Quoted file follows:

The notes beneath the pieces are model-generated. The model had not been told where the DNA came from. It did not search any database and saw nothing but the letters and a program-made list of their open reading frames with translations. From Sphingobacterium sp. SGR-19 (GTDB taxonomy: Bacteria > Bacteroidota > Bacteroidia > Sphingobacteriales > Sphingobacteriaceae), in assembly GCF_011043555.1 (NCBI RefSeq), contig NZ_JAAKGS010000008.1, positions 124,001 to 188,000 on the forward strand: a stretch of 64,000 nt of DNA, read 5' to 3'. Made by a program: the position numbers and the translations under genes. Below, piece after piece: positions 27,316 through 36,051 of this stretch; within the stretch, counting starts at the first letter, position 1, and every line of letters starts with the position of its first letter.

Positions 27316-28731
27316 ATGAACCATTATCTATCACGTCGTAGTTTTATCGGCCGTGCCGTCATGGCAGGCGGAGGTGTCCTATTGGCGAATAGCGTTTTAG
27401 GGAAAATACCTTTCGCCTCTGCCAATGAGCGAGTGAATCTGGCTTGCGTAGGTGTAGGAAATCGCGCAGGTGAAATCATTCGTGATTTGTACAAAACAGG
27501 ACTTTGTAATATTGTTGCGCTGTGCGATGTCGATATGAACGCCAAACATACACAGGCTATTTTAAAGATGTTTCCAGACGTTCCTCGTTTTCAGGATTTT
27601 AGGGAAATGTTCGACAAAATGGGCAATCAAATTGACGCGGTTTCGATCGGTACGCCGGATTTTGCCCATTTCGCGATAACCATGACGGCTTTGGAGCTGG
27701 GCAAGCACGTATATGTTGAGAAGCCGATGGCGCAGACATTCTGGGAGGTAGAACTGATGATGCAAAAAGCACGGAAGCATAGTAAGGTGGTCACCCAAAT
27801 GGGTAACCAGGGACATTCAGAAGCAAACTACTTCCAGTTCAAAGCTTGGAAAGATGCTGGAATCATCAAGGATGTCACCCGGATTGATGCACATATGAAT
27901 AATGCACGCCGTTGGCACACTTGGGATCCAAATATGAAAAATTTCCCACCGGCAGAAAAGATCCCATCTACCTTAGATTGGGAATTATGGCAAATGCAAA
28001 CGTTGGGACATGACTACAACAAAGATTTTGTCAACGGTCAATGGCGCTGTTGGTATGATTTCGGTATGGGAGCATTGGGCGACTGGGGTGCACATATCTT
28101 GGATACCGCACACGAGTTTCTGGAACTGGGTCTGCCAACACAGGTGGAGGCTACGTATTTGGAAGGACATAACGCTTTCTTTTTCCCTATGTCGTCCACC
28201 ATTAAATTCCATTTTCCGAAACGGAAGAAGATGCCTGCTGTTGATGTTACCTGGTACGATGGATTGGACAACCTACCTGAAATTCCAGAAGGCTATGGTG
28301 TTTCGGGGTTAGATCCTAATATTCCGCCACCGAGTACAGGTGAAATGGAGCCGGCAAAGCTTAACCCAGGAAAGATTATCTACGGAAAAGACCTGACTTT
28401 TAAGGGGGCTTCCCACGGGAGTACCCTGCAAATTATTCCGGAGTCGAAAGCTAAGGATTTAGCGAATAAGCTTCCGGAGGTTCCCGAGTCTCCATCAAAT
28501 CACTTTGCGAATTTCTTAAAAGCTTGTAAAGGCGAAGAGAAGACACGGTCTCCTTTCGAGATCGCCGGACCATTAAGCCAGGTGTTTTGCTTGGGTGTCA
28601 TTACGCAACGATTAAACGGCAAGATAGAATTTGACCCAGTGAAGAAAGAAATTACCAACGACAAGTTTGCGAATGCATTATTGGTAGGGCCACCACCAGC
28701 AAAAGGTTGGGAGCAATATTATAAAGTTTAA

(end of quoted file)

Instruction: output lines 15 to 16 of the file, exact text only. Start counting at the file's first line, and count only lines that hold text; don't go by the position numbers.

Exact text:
28501 CACTTTGCGAATTTCTTAAAAGCTTGTAAAGGCGAAGAGAAGACACGGTCTCCTTTCGAGATCGCCGGACCATTAAGCCAGGTGTTTTGCTTGGGTGTCA
28601 TTACGCAACGATTAAACGGCAAGATAGAATTTGACCCAGTGAAGAAAGAAATTACCAACGACAAGTTTGCGAATGCATTATTGGTAGGGCCACCACCAGC